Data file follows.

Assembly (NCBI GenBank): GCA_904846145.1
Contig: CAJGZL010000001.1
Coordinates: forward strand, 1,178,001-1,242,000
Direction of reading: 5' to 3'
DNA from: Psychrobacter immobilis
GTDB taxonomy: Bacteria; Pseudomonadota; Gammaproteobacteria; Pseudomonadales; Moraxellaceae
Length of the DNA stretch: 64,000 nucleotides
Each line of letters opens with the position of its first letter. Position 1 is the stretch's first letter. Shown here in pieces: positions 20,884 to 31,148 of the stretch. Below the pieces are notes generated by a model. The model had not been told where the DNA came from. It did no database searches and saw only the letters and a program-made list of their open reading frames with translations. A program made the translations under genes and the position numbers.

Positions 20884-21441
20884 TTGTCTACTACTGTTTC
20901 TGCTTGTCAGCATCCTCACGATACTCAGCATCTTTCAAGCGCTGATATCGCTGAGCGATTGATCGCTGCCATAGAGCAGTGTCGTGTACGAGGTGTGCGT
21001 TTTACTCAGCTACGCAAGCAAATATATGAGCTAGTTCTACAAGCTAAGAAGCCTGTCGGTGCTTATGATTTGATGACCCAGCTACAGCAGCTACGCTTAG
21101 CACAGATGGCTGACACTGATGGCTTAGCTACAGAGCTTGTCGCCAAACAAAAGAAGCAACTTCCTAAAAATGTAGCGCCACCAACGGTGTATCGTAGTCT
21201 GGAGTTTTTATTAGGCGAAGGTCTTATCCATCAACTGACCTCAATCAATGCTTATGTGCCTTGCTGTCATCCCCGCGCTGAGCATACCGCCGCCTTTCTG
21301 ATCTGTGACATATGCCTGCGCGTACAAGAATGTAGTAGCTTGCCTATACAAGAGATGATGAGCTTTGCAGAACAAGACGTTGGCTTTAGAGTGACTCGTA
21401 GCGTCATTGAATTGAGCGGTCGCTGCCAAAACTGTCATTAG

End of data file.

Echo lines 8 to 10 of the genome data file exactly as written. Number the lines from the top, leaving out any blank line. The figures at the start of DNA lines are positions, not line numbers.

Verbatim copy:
Each line of letters opens with the position of its first letter. Position 1 is the stretch's first letter. Shown here in pieces: positions 20,884 to 31,148 of the stretch. Below the pieces are notes generated by a model. The model had not been told where the DNA came from. It did no database searches and saw only the letters and a program-made list of their open reading frames with translations. A program made the translations under genes and the position numbers.

Positions 20884-21441
20884 TTGTCTACTACTGTTTC